“Anything fried is eaten on Hanukkah to represent the oil that was used in the menorah that burned for eight nights instead of one,” she explained. “I try to do fun versions. I have even made doughnuts with Cadbury eggs in them.”

In addition to cooking and baking, Joseph said her family also loves to spend time with family friend and fellow attorney Edward Holloran III to celebrate “Chronikah,” a blended celebration of Christmas and Hanukkah. The families have marked their respective holidays together for several years to share and experience both traditions, she said.

Breaking bread

Traditional meals also make up a large part of how Kightlinger and Gray lawyer Jenna Throw celebrates Serbian Orthodox Christmas.

My mom is Serbian,” Throw said, “so my family has always celebrated Christmas on Dec. 25 with gift opening and a family meal, but then we also celebrated Serbian Orthodox Christmas on Jan. 7 with a traditional Serbian meal of cevaps and other traditional sides.”

Now that she is married, Throw and her husband have taken on the role of making the traditional Serbian dinner to eat with her mom. Typical foods in a Serbian dinner include cevapi sausages made from a combination of beef, lamb and/or pork, an oil-and-vinegar-based potato salad and an oil-and-vinegar-based coleslaw. They also serve a pogacha bread, similar to an oblong crusty Italian bread, Throw explained.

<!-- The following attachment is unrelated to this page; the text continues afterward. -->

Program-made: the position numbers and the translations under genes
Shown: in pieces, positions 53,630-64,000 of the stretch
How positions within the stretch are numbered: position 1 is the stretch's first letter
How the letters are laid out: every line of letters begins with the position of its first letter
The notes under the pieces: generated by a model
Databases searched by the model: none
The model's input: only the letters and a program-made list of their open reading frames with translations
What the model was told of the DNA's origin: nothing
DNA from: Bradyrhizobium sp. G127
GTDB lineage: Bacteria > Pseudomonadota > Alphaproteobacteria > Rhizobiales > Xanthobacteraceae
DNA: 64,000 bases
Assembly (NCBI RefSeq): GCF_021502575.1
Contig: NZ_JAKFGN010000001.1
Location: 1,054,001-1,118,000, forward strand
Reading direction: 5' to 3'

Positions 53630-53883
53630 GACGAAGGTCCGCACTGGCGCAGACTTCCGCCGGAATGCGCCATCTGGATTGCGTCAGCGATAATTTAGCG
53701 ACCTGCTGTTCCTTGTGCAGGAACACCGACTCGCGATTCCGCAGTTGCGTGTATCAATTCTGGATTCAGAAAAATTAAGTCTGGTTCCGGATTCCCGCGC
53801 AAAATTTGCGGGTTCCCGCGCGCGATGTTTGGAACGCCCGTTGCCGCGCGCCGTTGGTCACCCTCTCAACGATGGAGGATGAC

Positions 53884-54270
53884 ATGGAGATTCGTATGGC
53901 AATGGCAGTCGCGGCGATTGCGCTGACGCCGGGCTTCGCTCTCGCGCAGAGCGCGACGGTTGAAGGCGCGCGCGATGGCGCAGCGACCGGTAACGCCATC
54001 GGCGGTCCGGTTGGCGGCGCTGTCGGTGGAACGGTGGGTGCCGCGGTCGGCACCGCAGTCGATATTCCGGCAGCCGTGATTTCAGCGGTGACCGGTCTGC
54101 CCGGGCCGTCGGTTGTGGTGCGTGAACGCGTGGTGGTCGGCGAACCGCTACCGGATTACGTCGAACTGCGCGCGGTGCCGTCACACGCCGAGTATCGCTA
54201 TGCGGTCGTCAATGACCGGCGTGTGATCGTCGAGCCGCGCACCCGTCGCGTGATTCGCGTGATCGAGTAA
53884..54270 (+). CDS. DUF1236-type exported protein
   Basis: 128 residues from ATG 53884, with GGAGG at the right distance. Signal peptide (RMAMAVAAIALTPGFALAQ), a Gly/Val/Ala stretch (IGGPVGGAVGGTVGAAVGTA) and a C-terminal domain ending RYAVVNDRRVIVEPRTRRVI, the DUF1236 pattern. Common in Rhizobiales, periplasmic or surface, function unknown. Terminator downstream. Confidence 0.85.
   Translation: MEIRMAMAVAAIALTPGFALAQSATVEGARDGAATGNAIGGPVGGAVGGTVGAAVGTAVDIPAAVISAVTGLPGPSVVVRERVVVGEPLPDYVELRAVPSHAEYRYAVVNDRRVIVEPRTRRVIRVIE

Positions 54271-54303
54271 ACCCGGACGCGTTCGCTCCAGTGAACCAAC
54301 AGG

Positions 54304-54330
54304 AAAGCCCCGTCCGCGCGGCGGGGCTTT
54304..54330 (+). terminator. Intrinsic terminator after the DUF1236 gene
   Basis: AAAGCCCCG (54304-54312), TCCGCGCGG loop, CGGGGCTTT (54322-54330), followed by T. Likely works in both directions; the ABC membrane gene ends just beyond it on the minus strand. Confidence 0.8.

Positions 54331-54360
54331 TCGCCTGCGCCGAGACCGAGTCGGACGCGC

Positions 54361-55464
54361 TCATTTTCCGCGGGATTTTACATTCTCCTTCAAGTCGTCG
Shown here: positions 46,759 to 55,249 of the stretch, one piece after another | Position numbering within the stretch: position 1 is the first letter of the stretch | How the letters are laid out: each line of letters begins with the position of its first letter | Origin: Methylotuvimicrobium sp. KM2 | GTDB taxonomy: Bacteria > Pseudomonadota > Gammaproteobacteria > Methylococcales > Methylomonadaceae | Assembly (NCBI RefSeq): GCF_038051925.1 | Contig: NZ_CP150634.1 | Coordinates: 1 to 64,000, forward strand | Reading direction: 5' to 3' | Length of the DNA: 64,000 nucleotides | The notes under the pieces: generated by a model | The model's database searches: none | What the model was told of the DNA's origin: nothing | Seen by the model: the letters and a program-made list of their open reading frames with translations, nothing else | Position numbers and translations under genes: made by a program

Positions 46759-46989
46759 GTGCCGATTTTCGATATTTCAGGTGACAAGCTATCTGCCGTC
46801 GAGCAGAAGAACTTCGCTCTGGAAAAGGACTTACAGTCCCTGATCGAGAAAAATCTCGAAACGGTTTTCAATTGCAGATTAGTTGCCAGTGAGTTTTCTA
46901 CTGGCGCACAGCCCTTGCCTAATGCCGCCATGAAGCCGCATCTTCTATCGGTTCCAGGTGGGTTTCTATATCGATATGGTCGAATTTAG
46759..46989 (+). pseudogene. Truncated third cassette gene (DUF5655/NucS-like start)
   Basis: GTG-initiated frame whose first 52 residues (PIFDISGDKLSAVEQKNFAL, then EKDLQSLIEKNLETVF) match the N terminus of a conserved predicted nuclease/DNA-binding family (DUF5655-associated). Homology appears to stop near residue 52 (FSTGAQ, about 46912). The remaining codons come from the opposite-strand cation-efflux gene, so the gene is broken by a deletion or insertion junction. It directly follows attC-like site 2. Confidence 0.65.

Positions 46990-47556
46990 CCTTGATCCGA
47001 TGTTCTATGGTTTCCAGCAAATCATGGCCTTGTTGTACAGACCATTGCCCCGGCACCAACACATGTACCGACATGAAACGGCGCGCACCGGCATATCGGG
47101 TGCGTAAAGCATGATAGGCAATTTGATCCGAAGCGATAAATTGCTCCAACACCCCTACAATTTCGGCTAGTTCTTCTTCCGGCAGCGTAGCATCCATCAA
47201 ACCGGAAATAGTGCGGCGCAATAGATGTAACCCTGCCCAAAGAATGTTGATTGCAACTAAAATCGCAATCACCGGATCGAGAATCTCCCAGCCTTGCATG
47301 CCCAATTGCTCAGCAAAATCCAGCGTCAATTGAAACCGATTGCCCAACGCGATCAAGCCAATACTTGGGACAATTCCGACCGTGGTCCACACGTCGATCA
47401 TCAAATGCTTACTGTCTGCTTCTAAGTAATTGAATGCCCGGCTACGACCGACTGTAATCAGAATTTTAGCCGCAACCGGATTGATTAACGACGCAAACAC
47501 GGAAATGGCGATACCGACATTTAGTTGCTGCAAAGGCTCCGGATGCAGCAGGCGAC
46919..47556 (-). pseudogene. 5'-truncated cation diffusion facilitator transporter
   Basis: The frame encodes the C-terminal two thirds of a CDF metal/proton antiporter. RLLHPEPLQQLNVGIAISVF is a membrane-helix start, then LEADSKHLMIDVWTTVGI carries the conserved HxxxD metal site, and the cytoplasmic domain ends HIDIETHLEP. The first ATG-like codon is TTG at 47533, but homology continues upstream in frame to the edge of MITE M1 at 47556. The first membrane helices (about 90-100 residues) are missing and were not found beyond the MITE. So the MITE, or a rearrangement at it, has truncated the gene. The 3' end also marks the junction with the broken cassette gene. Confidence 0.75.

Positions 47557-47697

“These meal components are also frequently served at dinners at the Serbian festivals in northwest Indiana, although they offer lamb and other entrees in addition to the cevaps,” she noted.

Friendly competition

Kent Winingham celebrates the holiday season more casually than others, bringing legal professionals together for an ugly sweater party that has origins in his time in law school.

I thought in order to take a break from studying and exams I should host some party, and I started putting this together at my apartment,” Winingham explained. “When my wife and I moved here, we continued the tradition but included some new people.”

What was once a personal gathering has grown into an event welcoming a variety of lawyers, judges and other individuals to partake in the fun. This year, Winingham expects between 50 and 70 attendees will gather to enjoy drinks, meatballs, fondue and more.

The Wilson Kehoe Winingham attorney and his wife plan to wear matching outfits at this year’s celebration. For his part, Winingham will wear a “horrifically ugly suit” adorned with reindeer and Christmas glamour.

“Everyone wears things from ugly Hanukkah and Christmas sweaters to ugly holiday suits — it’s a really pretty fun time,” he said. “It’s been fun to see what people end up coming up with and how much people enjoy dressing up like that.”
Spreading cheer

This time of the year is attorney Adam Alexander’s favorite, simply because he can spread holiday cheer. The Ice Miller associate’s office currently boasts four Christmas trees and strings of lights, drawing his coworkers in to check out the festive display as they pass by.

“That’s what Christmas is about — spreading cheer,” Alexander said. “I don’t see why law firms should be immune to that.”

In his opinion, holiday traditions are about finding joy in the little things and sharing it with others.

“It’s a cool time of the year where it’s easy to put a smile on someone’s face. That’s why I decorated my office so much. I enjoy having people walk by and smile,” Alexander said. “It’s just fun.”•